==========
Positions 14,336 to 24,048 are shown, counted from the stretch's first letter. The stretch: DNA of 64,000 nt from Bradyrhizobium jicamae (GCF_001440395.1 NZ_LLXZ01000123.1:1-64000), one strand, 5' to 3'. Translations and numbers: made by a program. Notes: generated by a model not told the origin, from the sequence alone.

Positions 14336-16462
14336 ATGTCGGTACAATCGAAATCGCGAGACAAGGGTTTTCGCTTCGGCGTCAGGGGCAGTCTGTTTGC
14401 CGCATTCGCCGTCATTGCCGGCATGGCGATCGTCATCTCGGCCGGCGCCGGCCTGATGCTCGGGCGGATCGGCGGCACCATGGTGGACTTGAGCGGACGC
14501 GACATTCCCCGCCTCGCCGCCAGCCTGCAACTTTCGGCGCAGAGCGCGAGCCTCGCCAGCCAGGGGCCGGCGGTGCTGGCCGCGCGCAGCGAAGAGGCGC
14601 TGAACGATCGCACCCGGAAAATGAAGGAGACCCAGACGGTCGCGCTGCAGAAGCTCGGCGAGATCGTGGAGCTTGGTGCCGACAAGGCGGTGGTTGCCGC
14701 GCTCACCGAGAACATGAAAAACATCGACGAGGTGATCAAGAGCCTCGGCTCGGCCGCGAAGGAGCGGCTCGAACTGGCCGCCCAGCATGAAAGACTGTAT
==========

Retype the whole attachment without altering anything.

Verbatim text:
Positions 14,336 to 24,048 are shown, counted from the stretch's first letter. The stretch: DNA of 64,000 nt from Bradyrhizobium jicamae (GCF_001440395.1 NZ_LLXZ01000123.1:1-64000), one strand, 5' to 3'. Translations and numbers: made by a program. Notes: generated by a model not told the origin, from the sequence alone.

Positions 14336-16462
14336 ATGTCGGTACAATCGAAATCGCGAGACAAGGGTTTTCGCTTCGGCGTCAGGGGCAGTCTGTTTGC
14401 CGCATTCGCCGTCATTGCCGGCATGGCGATCGTCATCTCGGCCGGCGCCGGCCTGATGCTCGGGCGGATCGGCGGCACCATGGTGGACTTGAGCGGACGC
14501 GACATTCCCCGCCTCGCCGCCAGCCTGCAACTTTCGGCGCAGAGCGCGAGCCTCGCCAGCCAGGGGCCGGCGGTGCTGGCCGCGCGCAGCGAAGAGGCGC
14601 TGAACGATCGCACCCGGAAAATGAAGGAGACCCAGACGGTCGCGCTGCAGAAGCTCGGCGAGATCGTGGAGCTTGGTGCCGACAAGGCGGTGGTTGCCGC
14701 GCTCACCGAGAACATGAAAAACATCGACGAGGTGATCAAGAGCCTCGGCTCGGCCGCGAAGGAGCGGCTCGAACTGGCCGCCCAGCATGAAAGACTGTAT